BootsnAll Travel Network

Travelers enjoy a touch of Midas

Contra Costa Times

Forty five miles northeast of Winnemucca and eight miles from the Nevada ghost town of Midas, is a place Cory Brown calls, “Man land.”  At 5,000 to 7,300 feet elevations, Jim Bowers is familiar with this desolate, high desert country as he hunted this area in his youth.  He noted that his childhood memories are triggered by his sense of smell and that being back in the area awoke those memories. 

“It’s one of the few places you can hear yourself think,” states Bowers.  “It’s one of the few places on earth you can do what you want to do without being bothered by anyone. There’s never a moment in this area where we live where you can say that.” 


Stanley middle schoolers Evan Brown and Grant Sivesind joined their fathers and two other Lafayette friends in October for a long weekend of Chukar hunting.  Chukars are from the partridge family and these little birds are fast.  And for the animal rights activists reading this column, the hunters only brought back one bird.

“The camp experience was extremely rustic,” reflects first-time hunter Jim Straw. “During the night you’d wake up to strong winds blowing, coyotes howling and owls.”  He noted that the area was very remote with steep mountains and lava rock climbing.

 “We were pretty much out in the middle of no where,” commented Grant Sivesind.  “We saw mule deer and prong horn antelope.”

“This was a difficult hunt because there are no trails and the terrain is really steep.  But I was with friends, my dog and guns.  What’s not to like?” laughs Evan Brown.

 There was nothing desolate or remote about the town of Passignano, Italy on Lake Trasimneo according to Leah Bullen.  The resort town of 3,000 has a disco that held 5,000 people including Acalanes graduates Lauren and Rachel and sophomore Ryan.   The Lafayette family flew into Rome and then traveled by train.  “We did day trips around the region to Rome, Tuscany, Florence and Corneto.  We went to Assisi, home of Saint Francis, San Francisco’s sister city. We visited Umbria, the center of the boot; north of Rome and south of Florence,” explains Bullen. Another town she liked was Perugia, a college town, two train stops over from their home base.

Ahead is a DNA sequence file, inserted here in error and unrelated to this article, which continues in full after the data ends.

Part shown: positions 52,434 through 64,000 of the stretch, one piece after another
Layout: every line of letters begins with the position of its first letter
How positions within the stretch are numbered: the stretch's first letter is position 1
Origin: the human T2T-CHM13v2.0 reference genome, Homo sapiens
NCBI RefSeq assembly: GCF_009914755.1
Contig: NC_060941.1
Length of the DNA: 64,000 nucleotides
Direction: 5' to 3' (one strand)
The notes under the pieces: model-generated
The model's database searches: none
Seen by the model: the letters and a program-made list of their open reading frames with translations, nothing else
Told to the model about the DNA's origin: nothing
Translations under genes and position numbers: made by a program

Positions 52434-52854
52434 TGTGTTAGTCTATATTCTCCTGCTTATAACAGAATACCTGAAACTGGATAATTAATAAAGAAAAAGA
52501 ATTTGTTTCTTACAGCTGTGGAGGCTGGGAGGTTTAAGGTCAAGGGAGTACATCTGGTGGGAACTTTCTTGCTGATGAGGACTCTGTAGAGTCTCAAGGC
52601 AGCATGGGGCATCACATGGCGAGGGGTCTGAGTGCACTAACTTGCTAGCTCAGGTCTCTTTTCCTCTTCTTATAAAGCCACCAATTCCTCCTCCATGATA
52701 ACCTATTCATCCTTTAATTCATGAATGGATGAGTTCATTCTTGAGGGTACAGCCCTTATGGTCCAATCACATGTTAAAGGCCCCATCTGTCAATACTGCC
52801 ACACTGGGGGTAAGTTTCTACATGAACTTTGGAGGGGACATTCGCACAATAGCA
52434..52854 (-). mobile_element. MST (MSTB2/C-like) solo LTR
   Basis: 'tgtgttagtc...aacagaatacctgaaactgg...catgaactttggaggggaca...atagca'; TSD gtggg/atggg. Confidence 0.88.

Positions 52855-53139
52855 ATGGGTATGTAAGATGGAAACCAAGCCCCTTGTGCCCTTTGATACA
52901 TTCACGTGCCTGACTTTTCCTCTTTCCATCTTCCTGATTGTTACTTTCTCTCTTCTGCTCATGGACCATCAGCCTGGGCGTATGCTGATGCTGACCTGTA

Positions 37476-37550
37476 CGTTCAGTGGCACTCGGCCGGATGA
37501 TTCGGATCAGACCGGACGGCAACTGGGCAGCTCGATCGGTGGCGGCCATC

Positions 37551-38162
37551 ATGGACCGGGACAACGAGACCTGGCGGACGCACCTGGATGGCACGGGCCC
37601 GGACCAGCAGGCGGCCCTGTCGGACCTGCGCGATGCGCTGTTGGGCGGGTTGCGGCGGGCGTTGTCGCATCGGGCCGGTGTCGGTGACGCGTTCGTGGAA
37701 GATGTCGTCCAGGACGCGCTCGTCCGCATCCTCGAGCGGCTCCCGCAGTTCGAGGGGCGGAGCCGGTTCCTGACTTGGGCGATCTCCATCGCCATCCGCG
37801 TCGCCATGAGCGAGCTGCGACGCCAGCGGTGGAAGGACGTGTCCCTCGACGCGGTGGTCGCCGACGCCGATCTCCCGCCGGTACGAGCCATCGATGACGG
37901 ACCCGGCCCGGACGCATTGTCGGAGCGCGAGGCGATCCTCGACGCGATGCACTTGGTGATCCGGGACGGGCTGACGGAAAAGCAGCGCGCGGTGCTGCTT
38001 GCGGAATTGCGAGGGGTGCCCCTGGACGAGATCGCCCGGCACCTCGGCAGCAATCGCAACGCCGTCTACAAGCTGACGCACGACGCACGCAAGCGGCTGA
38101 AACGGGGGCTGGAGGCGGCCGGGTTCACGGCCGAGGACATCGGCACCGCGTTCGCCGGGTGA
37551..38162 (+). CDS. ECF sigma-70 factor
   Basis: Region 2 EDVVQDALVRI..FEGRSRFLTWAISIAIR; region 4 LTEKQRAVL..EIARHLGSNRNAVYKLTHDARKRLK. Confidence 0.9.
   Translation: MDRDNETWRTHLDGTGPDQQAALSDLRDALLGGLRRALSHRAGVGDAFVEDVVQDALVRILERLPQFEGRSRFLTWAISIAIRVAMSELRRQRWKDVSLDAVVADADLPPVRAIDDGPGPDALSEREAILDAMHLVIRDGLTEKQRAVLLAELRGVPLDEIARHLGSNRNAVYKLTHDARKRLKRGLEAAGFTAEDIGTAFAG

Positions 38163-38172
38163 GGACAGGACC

This was the kid’s first time to Italy.  “You can’t go to Italy without going into Catholicism.  Every little town is built around the church,” notes Bullen.  “The food was terrific and the wine was a bargain!”  During their three week stay they learned Italian cooking from their landlord.  The stone building they stayed in was built in the year 1,000 and was nice and cool.  “It was charming,” adds Bullen. 

 Next month I’ll be in Las Vegas learning about Ecotourism, luxury hotel trends and what’s hot in Peru during the Luxury Travel Expo at Mandalay Bay.  I look forward to attending this conference as a sola traveler.  I can dine by myself, attend a show I select and am only accountable to myself.  I recently met Beth Whitman who has made a career out of traveling solo.  Beth has ridden a motorcycle through Central America and is currently Couch Surfing her way through California promoting her book, “Wanderlust and Lipstick.”

If you are venturing out on your own, check out World Hum’s website which offers an e-mail roundtable with four accomplished female travelers discussing the ups and downs of hitting the road alone.  I would love to hear from Lamorinda solo travelers.  In fact, if you tell me about your solo travel you’ll be entered into a drawing for Whitman’s book.

 You can read more of Nancy Brown’s travels at http:blogs/ Send news of your adventures to                      

























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